CRANSTON, R.I. (WPRI) — The “Pay it Forward Challenge” started by seniors at Cranston High School East has spread across the state, and now alumni have started to participate.
It all started earlier this month when Cranston East seniors decided to donate a portion of their prom money to get meals for health care workers at a nursing home.
At the time, the prospect of having a prom was up in the air, so class president Genesis Aldana spoke with other class leaders about what to do.
“So we said, ‘why not give back to our community?’ That’s what we’re going to remember right now, that’s what’s important,” Aldana said during an April 9 interview with Eyewitness News.
Two weeks later, seniors at Coventry High School accepted the challenge. They used some of their class funds to purchase meals for staff at Lifespan Gateway South Shore Center in Charlestown.
Robin Melfi Coia, Cranston East’s 1980 class president, heard about the challenge from the original interview on WPRI 12. She said she was inspired by the class of 2020 and decided to take some of the money dedicated to their upcoming milestone event and pay it forward.
“As one class president to another, I couldn’t be more happy and proud of those kids,” Melfi Coia said. “When life gives you lemons, you make lemonade, and they certainly did that.”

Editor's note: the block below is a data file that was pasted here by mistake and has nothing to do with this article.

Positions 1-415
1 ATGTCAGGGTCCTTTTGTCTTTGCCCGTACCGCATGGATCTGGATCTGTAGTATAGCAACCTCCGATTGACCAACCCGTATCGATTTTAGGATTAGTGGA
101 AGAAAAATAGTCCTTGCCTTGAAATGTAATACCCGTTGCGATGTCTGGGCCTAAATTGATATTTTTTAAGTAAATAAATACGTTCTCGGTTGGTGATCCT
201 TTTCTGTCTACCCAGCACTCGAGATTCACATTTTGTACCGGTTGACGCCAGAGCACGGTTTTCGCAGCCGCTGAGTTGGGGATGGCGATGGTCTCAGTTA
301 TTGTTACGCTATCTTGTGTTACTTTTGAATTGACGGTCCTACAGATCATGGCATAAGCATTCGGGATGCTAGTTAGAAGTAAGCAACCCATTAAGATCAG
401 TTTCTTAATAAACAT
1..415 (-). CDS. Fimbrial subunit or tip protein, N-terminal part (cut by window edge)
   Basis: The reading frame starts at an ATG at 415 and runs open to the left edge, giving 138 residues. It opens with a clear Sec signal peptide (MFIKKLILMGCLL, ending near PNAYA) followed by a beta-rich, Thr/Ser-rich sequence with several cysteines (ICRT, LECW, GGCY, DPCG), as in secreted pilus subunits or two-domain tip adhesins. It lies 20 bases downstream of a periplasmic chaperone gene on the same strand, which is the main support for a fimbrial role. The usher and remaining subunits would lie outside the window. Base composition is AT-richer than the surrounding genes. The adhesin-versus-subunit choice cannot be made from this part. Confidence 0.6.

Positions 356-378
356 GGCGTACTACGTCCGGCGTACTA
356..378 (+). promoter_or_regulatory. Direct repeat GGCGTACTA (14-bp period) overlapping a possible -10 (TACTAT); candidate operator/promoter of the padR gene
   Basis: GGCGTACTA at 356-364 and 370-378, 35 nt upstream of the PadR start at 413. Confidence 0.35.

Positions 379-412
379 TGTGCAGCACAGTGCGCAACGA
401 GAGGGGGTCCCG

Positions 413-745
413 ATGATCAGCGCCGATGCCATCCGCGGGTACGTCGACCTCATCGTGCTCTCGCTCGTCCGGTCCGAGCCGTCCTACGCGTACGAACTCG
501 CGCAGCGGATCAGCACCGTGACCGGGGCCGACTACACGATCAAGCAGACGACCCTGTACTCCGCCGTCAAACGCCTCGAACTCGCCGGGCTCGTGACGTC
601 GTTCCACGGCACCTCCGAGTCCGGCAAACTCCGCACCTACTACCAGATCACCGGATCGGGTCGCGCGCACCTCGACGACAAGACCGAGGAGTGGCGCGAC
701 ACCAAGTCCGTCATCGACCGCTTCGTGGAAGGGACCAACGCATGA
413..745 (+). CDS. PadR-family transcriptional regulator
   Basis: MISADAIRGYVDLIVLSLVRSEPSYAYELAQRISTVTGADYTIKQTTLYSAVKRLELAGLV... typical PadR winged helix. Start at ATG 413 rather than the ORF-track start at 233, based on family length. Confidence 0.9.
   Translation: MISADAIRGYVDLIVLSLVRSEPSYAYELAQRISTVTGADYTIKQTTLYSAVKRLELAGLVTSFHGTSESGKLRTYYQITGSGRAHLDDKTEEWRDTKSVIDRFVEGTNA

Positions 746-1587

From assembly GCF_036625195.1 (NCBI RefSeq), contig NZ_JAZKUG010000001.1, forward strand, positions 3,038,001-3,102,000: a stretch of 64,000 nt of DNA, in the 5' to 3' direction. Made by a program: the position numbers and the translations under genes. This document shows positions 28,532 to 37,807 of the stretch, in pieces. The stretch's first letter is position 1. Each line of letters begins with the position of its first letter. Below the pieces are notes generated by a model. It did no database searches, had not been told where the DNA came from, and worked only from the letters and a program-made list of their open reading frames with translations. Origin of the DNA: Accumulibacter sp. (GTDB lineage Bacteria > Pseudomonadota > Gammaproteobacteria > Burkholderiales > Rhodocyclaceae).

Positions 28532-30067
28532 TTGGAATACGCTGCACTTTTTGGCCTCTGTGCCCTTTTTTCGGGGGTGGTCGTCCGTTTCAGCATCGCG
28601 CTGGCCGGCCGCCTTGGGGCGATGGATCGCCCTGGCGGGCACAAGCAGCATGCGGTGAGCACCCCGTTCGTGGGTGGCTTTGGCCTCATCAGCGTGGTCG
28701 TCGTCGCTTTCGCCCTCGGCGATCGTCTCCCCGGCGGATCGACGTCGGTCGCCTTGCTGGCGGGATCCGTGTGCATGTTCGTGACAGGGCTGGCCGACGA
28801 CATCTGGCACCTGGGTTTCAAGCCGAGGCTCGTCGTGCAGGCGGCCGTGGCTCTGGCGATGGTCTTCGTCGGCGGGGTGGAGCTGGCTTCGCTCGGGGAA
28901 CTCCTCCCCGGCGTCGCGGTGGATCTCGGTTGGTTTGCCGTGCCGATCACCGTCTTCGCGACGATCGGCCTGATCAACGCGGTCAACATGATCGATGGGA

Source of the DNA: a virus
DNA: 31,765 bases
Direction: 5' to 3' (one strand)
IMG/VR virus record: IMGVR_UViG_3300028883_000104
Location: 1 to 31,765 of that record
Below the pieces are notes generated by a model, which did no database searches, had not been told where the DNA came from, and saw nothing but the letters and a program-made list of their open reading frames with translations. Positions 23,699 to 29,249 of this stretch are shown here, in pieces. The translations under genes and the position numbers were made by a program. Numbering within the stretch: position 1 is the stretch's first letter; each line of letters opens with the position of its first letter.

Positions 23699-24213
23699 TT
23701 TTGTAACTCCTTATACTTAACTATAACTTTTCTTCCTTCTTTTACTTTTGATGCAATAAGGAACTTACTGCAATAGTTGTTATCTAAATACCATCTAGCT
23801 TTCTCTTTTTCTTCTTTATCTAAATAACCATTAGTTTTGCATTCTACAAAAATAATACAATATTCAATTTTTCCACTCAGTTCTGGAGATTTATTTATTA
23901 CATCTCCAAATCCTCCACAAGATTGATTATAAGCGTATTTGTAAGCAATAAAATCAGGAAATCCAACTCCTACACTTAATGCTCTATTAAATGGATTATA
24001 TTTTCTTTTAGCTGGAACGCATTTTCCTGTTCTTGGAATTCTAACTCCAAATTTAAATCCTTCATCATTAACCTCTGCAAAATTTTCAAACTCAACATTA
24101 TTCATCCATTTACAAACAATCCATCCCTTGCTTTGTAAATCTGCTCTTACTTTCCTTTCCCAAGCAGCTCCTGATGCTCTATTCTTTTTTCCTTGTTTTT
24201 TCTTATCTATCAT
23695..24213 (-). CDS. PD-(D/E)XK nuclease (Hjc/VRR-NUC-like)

Melfi Coia acknowledged there were struggles back when she was in high school, but said it was nothing compared to the global pandemic of today.
“I would like to think that we would have done the same thing that these kids did,” she added.
This year, Melfi Coia and her classmates will celebrate their 40th reunion. With that in mind, she reached out to her classmates after hearing about the challenge.
“We said, ‘why don’t we take some of the money from our reunion and put it towards that?'” Melfi Coia recalled.
She said her classmates didn’t hesitate, and they decided to use some of that money to get lunch for another nursing home in Cranston.
On Wednesday, Melfi Coia and some of her classmates had a mini-reunion, though socially distant and while delivering pizza from Uncle Tony’s to about 100 staff members at Cedar Crest nursing home. The pizza shop donated to-go containers so those changing shifts could take food home.
Melfi Coia said she’s extremely proud of the Cranston East seniors for acknowledging essential employees working hard to keep people safe before and during the pandemic.
“How could we not let them know that we’re proud of them? We want to keep that message going forward,” she said.
The Cranston East class of 1980 still has a 40th reunion tentatively planned for September, according to Melfi Coia, and she said it may be the first one they’d have to cancel. However, she said she’s open to holding a virtual one if restrictions are still in place.
The class of 1980 has challenged the classes of 1978 and 1979 at Cranston East to pay it forward next.
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